Many teachers today feel alone, despised by parents and their superiors alike. According to a joint UNESCO, UNICEF and World Bank survey on responses to COVID-19While the survey found that only half of the countries covered by the survey have offered their teachers additional training on distance learning, and less than a third have offered psychosocial support to help them deal with the crisis. The pandemic has dealt a fatal blow to teachers' morale, motivation and livelihoods. Not surprisingly, these difficult conditions have added to the distress of many already stretched teachers and led to a high number of resignations. It is now estimated that 69 million teachers are needed worldwide to ensure universal primary education by 2030, in line with the United Nations' sustainable development goals (more than 24 million for primary and 44 million for secondary education), i.e. close to the total number of teachers in primary and secondary education in 2019. However, few countries today can escape a severe shortage of teachers. The profession is no longer a dream and has not been for a long time.
Teachers on the front line
It does so all the less because the various crises have shown above all that beyond the difficult conditions, teachers are now on the front line of all wars, victims of attacks, exposed to the worst dangers and scourges, risking their health and their lives. The French History-Geography teacher Samuel Paty, cowardly murdered last November, will forever remain one of the too many faces of these martyred teachers, who have become the target of fanatics because of their knowledge and the freedom of thought they represent. The teaching profession is no longer a trivial one, it is today a risky profession, an essential key for the future of our children, for the world of tomorrow, for tolerance and peace. Not giving teachers the recognition and respect they deserve is therefore intolerable, inadmissible, especially in view of the sacrifices of the past and the threats to come.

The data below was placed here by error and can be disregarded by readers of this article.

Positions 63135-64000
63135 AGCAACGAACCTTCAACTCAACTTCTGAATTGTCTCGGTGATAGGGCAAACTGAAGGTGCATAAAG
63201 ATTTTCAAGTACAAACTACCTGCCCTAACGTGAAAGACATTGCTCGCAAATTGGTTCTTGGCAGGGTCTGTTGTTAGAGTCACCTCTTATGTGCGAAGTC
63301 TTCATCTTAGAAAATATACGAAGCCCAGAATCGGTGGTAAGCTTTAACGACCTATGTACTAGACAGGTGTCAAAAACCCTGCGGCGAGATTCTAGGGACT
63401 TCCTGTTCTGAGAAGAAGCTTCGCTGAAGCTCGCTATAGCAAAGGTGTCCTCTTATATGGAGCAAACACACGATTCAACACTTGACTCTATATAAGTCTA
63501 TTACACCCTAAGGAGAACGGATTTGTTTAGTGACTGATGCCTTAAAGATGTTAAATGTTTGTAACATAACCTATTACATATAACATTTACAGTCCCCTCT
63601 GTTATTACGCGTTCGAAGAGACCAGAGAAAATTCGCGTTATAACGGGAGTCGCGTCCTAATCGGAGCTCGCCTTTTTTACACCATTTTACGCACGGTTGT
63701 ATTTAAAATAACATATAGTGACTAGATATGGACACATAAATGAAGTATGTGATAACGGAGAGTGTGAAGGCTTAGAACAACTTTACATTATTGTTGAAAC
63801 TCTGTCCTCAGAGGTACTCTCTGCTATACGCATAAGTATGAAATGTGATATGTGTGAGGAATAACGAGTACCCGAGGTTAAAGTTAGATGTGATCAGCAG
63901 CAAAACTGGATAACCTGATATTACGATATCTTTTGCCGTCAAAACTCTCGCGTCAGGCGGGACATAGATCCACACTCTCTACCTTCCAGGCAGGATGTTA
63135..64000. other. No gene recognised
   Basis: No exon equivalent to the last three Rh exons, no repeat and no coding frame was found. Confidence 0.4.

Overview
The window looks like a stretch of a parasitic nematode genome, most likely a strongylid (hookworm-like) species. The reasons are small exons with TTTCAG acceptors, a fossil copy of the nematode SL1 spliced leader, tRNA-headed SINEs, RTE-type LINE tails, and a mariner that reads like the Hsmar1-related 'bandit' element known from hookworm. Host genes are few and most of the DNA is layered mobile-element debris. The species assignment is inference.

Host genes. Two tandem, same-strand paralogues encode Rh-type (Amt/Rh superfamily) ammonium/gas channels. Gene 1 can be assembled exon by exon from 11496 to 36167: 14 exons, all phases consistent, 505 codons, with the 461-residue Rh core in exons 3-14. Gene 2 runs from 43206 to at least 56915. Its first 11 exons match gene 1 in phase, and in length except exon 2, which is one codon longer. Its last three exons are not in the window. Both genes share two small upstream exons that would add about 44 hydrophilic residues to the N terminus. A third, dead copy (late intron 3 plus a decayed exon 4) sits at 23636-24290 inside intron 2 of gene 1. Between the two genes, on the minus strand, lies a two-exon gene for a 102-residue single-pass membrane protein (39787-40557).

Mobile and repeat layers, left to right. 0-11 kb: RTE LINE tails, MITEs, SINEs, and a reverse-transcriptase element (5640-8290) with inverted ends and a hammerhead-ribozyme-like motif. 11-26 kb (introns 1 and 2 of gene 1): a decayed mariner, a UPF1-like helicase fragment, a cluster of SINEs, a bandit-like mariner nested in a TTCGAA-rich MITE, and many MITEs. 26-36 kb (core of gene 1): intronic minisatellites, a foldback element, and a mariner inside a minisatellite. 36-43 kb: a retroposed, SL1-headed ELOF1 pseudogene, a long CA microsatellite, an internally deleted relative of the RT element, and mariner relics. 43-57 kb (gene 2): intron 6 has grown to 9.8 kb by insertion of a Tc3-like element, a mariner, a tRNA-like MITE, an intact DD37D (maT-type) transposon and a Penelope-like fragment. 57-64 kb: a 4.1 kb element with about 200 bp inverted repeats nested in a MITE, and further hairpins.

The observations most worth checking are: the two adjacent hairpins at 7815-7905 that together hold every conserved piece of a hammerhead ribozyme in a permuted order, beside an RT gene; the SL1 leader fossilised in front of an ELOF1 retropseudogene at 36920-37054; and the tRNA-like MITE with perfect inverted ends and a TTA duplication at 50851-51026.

It is not only a question of increasing their salaries. It is also imperative to improve their working conditions with quality initial and in-service training, to provide them with help, support and resources, and to provide appropriate teaching resources, develop their leadership skills to support quality and inclusive education at all levels. Only teachers will be able to keep up with the numerous and multiple crises that will unfortunately disrupt our daily lives and those of our children. Strengthening their resilience, their capacity to adapt, to lead, to invent and to create is therefore not a gift we are giving them but an opportunity we cannot afford to miss. The future of our world depends on it.